Metro vs. Greater Vancouver: The quest for value and lifestyle options beyond the city core

Vancouver, to the world beyond the burgeoning boundaries of the Lower Mainland, may appear to include all that is technically classified as “Greater Vancouver” on the map. By that definition, Vancouver includes everything around and blended into its borders, including North and West Vancouver, Burnaby, New Westminster and the Tri-Cities area, the southern suburbs of Richmond, Delta, Tsawassen and Ladner, and even stretches all the way out past Surrey and Whiterock to include everything as far as Maple Ridge and Langley. But to those who live and work within the area know that “Vancouver” to Vancouverites means the Metro area, strictly and perhaps snobbishly limited to the downtown, Westside out to UBC and East Van as far as the Burnaby border. 

In Vancouver, where the scramble to find property for living and investing is an increasingly costly and an ever-shifting goal, the perception that anything outside of the sought-after Metro area is somehow settling doesn’t help. For many buyers, their first home may be a condo or starter in the suburbs, and for others a space upgrade and move East may be required due to the needs of growing families. 

Every generation since the Second World War has seen large numbers make a move en masse to the suburbs. For this generation that choice may be motivated primarily by affordability and living space.

Many cities around the world located in any area geographically bounded by mountains and water and networks of infrastructure experience similar issues. There is often a perceived and real luxury value added to homes within the trendiest, most connected neighbourhoods in downtown areas, with access to the kind of leisure and entertainment options, in addition to proximity to work, being highly valued. Just look at Manhattan, San Francisco or Hong Kong and compare.

But comparing ourselves to these larger, glamorous cities is a relatively new concept. With our long history as “little brother” to larger, more cosmopolitan cities in Canada, let alone on our continent and the world, we have only recently  begun thinking of ourselves in such a light. And in that vein, it’s a new concept to introduce into a generation of young and youngish adults, that they may have to move East to get the home and lifestyle they seek. While many people feel entitled to own a single family home in Vancouver, based on past examples of what was within reach in the city, we have to ask ourselves if that expectation is realistic now.

Operating with a sense of entitlement in terms of location keeps the conversation narrowly focused on the city of Vancouver in talks about affordability, when we should really be shifting our vision to a more regional view. Overall, people don't value living as close to the office as much they value community, affordability and lifestyle.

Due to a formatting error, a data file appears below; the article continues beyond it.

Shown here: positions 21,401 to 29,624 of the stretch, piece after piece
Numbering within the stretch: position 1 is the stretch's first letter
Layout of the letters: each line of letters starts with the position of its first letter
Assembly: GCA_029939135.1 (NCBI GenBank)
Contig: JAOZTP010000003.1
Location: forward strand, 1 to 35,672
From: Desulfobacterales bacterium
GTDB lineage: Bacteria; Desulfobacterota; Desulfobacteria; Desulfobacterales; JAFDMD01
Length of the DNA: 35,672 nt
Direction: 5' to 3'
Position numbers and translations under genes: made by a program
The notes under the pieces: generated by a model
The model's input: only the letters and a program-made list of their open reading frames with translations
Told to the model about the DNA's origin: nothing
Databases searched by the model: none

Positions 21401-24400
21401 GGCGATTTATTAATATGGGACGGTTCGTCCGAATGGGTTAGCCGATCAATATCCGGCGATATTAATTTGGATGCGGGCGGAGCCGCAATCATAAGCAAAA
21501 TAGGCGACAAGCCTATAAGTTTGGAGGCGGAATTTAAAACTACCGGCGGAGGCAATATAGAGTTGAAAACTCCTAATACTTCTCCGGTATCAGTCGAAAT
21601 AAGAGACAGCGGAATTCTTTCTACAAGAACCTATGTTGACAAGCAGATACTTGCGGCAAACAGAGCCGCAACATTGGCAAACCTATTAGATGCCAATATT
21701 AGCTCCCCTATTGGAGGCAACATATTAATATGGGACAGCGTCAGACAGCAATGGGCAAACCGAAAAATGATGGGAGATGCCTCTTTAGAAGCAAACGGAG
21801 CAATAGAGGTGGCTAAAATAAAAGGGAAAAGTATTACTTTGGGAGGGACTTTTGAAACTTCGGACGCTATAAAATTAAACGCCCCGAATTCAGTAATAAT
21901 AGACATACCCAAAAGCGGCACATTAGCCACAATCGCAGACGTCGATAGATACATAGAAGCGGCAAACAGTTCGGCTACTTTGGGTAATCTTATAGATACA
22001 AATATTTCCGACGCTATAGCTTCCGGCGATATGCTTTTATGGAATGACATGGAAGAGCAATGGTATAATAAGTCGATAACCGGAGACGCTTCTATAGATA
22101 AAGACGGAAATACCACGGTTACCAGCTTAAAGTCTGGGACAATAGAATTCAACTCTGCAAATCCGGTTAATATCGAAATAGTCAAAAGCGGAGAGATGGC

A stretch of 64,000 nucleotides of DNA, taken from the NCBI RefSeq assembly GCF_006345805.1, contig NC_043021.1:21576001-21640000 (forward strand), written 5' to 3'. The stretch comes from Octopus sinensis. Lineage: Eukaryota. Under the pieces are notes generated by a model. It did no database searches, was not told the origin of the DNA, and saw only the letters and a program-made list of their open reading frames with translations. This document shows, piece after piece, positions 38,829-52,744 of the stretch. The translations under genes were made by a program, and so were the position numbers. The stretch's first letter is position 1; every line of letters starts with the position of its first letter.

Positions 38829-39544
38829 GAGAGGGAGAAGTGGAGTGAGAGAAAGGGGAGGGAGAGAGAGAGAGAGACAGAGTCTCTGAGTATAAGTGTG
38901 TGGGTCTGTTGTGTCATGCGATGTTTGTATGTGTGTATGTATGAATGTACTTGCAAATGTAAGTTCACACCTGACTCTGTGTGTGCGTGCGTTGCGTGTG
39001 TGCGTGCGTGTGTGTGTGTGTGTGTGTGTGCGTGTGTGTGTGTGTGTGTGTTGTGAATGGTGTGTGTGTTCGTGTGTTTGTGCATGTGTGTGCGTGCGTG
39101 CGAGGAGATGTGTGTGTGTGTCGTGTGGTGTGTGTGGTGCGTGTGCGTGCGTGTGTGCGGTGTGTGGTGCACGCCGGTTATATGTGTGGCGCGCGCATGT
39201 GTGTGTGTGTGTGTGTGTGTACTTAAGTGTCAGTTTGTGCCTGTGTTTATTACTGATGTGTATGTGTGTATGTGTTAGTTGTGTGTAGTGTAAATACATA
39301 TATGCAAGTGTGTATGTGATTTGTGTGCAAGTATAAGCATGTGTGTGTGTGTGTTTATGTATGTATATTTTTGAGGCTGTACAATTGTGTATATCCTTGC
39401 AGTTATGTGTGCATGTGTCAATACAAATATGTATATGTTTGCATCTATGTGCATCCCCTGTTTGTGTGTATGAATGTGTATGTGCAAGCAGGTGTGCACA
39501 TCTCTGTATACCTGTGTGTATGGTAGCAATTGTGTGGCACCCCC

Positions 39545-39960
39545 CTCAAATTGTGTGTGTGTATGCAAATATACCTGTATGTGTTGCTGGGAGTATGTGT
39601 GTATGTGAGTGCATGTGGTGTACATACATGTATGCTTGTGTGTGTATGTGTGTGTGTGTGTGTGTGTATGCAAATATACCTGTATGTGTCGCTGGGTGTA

According to the most recent official numbers, just over 603,500 people live in Vancouver proper while over 2.464 million live within the area defined as Greater Vancouver, it’s clear that the majority of Vancouverites are of the broader variety. Moving a short, commutable distance from Vancouver helps many buyers to address the personal issue of affordability in the current conditions. With a shortage of supply and a lack of affordable options closer to the city centre the question becomes one of balance: how to negotiate up on necessities like size and value while remaining connected.  

City planners and builders have been responding by focusing on growing developments along transit routes, creating outlying “Energy Centres” that centre a community around existing Skytrain stations and transit hubs. In some cases, builders are even financing additions to the transit system, as is the case in a major development along the Cambie Corridor. Newer products, whether condos, townhouses or single family homes, tend to include options that buyers used to more urban options prefer, including luxury finishes, options for mortgage-helping suites and prime access to transit and shopping centres. And for those investing in a previously-owned home, there are far more options once you leave the boundaries of the city.

But the biggest hurdle to celebrating rather than begrudging a move North, South or Eastward is our perspective. When a large number of engaged people move to new areas, new growth and ideas start to chip away at the old stigmas. New Westminster is a great example of this. It’s as old a city as you can get in BC, once our capital and long since holding a reputation as being rather old fashioned. But over the last five to ten years a youthful population including a large creative class has been changing the landscape, first lured to the community with by a variety of affordable homes. The new face of New West includes thriving breweries, trendy restaurants, the usual artisanal coffees and tacos one can expect and enjoy, the renovated River Market and riverfront park system and a community with a passionate voice, all things that make this city, within a 25 minute transit commute of the downtown Core, quite appealing.

All that needs to change is perspective. If you’re thinking of buying and held back from outlying communities ask yourself what you truly value. If it’s the things you can’t get outside of the Metro area, then accept that you’ll likely own a beautiful if rather small home, and experience the Vancouver lifestyle that you’re buying. If you value space, or are in search of affordability, or if you prioritize access to the lifestyle options that the suburbs offer, time to embrace your options because there are many amazing ones.

 

Photo: Vancouver at night taken from the International Space Station (found: www.siggraph.org)

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